WORK has begun in earnest this month to conserve the Reading Abbey Ruins.
The Council’s main contractor, CRL Restoration, who specialise in the restoration, conservation and refurbishment of historic, period and modern structures, commenced works on site on Monday 13th February.
CRL Restoration have started erecting the necessary scaffolding in the Abbey Ruins. The conservation work will now commence in early March and will be carried out in four phases. Work to adjust the safety scaffold on the Abbey Gateway into a working scaffold will begin after the Reading Half Marathon (19th March).
Running in parallel to the conservation work, museum staff are planning the installation of temporary interpretation to inform the public of the work being carried out and the history of the Abbey Quarter, including a special temporary ‘Abbey Quarter: Then and Now’ exhibition that opens in May at Reading Museum. They have a varied events programme planned, providing opportunities to volunteer, learn and enjoy the Abbey Quarter.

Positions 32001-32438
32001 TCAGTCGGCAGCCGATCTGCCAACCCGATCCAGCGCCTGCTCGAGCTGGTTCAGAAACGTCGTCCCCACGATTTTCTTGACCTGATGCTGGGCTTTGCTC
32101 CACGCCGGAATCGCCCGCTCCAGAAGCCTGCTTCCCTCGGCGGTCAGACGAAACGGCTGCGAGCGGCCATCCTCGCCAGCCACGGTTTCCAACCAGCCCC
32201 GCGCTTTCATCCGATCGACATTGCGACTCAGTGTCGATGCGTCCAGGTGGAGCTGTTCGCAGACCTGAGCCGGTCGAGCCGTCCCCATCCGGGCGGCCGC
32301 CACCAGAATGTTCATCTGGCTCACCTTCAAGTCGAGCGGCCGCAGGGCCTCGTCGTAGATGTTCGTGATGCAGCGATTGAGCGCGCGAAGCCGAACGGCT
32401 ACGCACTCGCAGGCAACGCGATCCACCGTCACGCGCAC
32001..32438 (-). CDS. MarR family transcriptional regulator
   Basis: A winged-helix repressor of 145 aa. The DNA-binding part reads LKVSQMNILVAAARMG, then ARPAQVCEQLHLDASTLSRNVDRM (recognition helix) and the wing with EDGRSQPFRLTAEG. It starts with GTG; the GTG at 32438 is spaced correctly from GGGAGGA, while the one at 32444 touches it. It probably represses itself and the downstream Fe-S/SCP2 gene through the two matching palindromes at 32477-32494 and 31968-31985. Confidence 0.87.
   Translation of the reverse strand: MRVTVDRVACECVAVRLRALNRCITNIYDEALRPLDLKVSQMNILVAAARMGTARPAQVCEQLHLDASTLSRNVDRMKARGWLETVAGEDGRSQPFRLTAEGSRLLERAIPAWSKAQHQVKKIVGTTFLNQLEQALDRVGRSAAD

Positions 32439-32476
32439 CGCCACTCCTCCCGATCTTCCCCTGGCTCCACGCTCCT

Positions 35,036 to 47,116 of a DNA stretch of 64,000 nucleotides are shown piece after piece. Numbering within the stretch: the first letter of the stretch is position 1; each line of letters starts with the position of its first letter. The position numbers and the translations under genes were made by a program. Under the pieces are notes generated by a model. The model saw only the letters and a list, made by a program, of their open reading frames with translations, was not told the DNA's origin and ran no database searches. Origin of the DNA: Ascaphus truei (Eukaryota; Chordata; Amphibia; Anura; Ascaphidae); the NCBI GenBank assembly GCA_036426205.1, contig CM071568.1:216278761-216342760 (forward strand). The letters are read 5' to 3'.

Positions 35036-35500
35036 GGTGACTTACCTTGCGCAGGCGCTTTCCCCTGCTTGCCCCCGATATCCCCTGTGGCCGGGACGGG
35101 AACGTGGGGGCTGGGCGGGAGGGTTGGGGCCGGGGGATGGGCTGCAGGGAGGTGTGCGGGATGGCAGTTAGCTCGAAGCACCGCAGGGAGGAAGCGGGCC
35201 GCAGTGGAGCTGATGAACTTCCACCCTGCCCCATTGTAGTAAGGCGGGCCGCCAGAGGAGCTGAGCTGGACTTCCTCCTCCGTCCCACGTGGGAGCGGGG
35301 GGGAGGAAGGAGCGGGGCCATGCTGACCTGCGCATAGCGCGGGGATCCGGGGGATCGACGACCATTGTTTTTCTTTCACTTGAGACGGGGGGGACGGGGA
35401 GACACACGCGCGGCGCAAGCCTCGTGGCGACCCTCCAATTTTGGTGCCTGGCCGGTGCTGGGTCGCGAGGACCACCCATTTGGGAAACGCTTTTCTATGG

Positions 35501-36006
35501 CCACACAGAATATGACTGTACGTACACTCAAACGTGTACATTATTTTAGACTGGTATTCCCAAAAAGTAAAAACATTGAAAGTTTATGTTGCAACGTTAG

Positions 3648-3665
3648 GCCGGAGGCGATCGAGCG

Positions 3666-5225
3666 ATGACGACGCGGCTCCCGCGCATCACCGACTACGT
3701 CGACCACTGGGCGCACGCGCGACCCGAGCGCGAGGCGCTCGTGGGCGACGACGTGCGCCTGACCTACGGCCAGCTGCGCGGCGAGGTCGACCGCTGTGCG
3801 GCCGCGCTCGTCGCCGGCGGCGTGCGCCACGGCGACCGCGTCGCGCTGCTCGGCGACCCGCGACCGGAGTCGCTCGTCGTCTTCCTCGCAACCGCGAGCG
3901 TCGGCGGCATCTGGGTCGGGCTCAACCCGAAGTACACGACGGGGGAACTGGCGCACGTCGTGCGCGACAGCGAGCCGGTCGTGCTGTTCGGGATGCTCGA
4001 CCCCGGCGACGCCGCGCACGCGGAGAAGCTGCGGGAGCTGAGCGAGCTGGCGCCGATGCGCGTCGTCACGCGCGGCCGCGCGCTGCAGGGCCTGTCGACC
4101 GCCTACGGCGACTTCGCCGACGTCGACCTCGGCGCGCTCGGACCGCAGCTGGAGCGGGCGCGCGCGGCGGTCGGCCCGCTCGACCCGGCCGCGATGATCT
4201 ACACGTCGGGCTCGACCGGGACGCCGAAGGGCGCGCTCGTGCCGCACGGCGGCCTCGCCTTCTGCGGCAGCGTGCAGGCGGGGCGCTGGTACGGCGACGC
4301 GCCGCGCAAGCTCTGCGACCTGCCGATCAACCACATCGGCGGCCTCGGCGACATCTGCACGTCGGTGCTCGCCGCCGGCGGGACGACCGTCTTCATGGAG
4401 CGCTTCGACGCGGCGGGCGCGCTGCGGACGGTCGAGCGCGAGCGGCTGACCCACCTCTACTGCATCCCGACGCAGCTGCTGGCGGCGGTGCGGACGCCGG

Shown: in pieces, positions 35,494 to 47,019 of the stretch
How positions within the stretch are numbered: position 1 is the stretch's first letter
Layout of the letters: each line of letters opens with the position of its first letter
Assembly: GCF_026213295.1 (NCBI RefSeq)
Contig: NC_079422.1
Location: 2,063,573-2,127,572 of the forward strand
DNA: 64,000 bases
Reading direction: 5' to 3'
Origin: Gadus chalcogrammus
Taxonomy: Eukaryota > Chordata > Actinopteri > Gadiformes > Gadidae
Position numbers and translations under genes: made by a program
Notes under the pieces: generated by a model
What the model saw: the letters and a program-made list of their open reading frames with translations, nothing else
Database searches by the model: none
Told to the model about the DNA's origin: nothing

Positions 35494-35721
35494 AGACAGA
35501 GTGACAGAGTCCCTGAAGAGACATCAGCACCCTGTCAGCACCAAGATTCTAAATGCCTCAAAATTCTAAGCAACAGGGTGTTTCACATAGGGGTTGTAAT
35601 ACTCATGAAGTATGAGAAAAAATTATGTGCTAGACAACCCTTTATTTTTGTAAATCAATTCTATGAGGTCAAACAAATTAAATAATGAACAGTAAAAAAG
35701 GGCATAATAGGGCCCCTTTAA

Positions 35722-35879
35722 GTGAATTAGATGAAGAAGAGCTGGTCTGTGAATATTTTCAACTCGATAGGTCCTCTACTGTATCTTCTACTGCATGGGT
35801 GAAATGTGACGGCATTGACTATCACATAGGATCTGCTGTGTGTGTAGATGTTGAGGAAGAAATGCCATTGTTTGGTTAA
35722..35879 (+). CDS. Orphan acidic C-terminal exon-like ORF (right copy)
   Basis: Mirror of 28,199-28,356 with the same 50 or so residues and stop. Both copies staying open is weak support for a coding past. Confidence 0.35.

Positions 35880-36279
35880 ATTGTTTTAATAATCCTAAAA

Councillor Paul Gittings, Reading Borough Council’s Lead Member for Culture, said:
“I’m delighted work has begun this month and we are even closer to fulfilling the long-standing ambition to open the Abbey up fully to the public, alongside an exciting programme of events and activities. I’m looking forward to following the work as it progresses this year.”
Councillor Tony Page, Reading Borough Council’s Lead Member for Strategic Environment, Planning and Transport, said:
“It is fantastic to see the work we’ve been anticipating, begin in earnest this month. Reading’s heritage deserves to be celebrated, as does a site of such historical significance in the heart of Reading. By opening it up to residents and visitors the Council hopes many more people will have the opportunity to appreciate the Abbey and its history.”
Kevin Jones, Senior Conservation Manager of CRL Restoration, said: